Stafford Hospital: The victims
The public inquiry into Stafford Hospital is being published on Wednesday.
It is expected to lay bare how the scandal happened.
In particular, it will focus on the commissioning, supervision and regulation of the trust.
But what is already clear from previous inquiries is that hundreds of people died needlessly because of "appalling" treatment.
Here are some of the most horrifying cases.
Bella Bailey died in 2007, at the age of 86, after spending two months at Stafford Hospital following a routine hernia operation.
Her daughter Julie Bailey launched the Cure the NHS campaign to highlight what was happening at the hospital.
After her mother had been left without oxygen despite needing it 24 hours a day, Ms Bailey told a public inquiry, her family had been so scared for her safety they had stayed with her around the clock.
The family also described how a healthcare assistant had slipped and fallen when transferring Bella back to bed after taking her to the toilet and had dropped her on her back across the bed, after which she had been really frightened of the staff and had never really recovered.
In a report published by the Patient's Association, Ms Bailey said the impression on the ward had been one of "utter chaos" and "sounds of patients falling and crying was not uncommon".
Mrs Linstead died in 2006, at the age of 67, at Stafford Hospital, after contracting a series of infections following treatment for bone cancer.
She had been told her cancer was in remission but she needed to return to the hospital for physiotherapy.
But while in hospital, she contracted both MRSA and Clostridium difficile.
In the four months she was in the hospital before she died, her family said the ward had been filthy and she had often been left in her own faeces and urine, her dignity taken away from her.
A complaint made by her daughter to the Healthcare Commission was upheld with the conclusion there had been a lack of personal care and infection control in the treatment of Mrs Linstead, a retired dinner lady.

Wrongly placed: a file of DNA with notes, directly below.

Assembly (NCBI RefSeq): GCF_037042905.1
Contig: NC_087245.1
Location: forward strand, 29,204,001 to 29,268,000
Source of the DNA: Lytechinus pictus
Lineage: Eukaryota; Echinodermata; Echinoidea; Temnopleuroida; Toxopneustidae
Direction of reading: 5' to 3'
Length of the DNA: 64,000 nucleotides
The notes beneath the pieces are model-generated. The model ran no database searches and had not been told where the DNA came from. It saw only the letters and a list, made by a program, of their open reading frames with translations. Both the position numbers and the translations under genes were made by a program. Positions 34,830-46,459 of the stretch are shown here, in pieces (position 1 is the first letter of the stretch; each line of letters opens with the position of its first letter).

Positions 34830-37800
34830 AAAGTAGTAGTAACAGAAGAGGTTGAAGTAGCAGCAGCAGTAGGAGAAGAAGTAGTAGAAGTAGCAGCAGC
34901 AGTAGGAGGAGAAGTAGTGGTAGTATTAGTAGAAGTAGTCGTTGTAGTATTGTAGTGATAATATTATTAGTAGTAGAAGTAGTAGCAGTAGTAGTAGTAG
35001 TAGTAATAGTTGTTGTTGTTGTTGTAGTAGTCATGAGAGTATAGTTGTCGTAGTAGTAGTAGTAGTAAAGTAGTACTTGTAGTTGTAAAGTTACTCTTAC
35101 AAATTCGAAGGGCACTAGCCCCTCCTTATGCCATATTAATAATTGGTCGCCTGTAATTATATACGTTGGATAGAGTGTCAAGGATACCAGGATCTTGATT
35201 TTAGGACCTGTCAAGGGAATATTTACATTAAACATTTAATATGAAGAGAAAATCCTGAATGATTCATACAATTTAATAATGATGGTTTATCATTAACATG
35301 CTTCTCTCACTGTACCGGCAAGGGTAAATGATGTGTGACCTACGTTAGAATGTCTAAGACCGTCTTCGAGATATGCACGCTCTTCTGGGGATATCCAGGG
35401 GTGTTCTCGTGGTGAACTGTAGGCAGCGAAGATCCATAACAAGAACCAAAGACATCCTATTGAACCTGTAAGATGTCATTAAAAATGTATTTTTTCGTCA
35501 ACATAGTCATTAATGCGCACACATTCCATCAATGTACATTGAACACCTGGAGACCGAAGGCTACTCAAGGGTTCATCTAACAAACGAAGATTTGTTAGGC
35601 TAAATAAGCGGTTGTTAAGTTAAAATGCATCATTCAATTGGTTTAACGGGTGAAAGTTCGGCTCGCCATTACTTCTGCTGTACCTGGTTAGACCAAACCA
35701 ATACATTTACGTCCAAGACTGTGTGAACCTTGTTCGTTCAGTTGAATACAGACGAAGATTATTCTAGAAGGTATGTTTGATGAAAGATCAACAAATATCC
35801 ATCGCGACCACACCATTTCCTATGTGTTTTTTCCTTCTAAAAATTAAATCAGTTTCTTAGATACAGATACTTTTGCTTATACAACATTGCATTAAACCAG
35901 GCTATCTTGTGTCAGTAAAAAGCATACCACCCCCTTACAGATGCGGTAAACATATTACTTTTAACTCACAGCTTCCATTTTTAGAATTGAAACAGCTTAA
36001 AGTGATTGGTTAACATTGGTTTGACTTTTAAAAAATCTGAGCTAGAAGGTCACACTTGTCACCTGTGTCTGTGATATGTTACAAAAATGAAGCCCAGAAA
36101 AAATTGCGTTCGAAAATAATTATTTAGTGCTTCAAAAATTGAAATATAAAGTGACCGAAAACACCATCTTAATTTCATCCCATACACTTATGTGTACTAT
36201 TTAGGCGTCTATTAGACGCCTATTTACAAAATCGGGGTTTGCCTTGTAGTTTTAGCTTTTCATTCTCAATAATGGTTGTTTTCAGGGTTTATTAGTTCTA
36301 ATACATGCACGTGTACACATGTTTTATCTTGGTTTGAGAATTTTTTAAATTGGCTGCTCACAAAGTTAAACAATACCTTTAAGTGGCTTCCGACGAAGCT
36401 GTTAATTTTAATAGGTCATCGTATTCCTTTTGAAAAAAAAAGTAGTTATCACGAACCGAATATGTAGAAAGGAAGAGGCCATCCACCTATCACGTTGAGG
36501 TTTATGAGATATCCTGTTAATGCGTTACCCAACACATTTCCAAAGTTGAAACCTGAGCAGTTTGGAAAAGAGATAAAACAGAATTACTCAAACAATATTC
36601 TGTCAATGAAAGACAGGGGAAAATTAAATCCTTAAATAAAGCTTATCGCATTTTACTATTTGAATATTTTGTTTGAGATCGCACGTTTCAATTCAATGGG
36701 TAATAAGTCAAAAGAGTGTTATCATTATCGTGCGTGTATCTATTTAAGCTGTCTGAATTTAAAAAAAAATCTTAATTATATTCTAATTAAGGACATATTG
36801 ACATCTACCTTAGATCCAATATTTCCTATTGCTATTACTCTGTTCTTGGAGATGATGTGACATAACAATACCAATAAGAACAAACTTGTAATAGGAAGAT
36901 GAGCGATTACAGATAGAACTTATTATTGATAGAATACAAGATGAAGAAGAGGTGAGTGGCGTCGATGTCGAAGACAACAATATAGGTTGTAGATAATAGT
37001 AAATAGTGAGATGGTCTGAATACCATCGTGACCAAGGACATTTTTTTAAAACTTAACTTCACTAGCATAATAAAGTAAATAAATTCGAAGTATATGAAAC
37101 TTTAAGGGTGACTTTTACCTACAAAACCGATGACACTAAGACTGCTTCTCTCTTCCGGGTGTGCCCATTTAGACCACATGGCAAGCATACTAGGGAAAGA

Mr Moore-Robinson died in 2006, at the age of 20, after being taken to A&E at Stafford Hospital following a mountain bike crash on a visit to Cannock Chase.
He was sent home from hospital with some painkillers after X-rays revealed bruised ribs, but bled to death less than 24 hours later from a ruptured spleen.
Mr Moore-Robinson was vomiting and in agony when his friends drove him back to his home in Coalville, Leicestershire, after he was discharged.
Within hours, his family said, he had called 999 himself because he had been in severe pain, but he died as paramedics reached him.
A senior consultant told the coroner that, in his opinion, the death had been "avoidable" and there was a "high probability that the level of care delivered to Mr Moore-Robinson was negligent".
The inquest into his death recorded a narrative verdict, which means no individual was blamed.
His father is now trying to have this verdict overturned.
Mr Dalziel died in 2007, at the age of 64, in Stafford Hospital after being admitted for surgery for bowel cancer.
The surgery had appeared to be successful, but Mr Dalziel deteriorated quickly over the next two weeks, unable to drink or eat.
His family said they had watched him waste away while no-one took any action.
At an inquest into his death, it was found that he had not been given prescribed medications, including morphine, to help with the pain.
For the first three days after the operation, he was in agony, and it was eventually found that an epidural had been put in the wrong place and the only pain relief he had had was paracetamol.
His family said he had become very unwell, had been in a lot of pain and had clearly been losing a lot of weight, but no-one had seemed to know why he had not been recovering.
They also said there had been too few nurses, which had often led to his calls for help going to the toilet or for more pain relief going unanswered.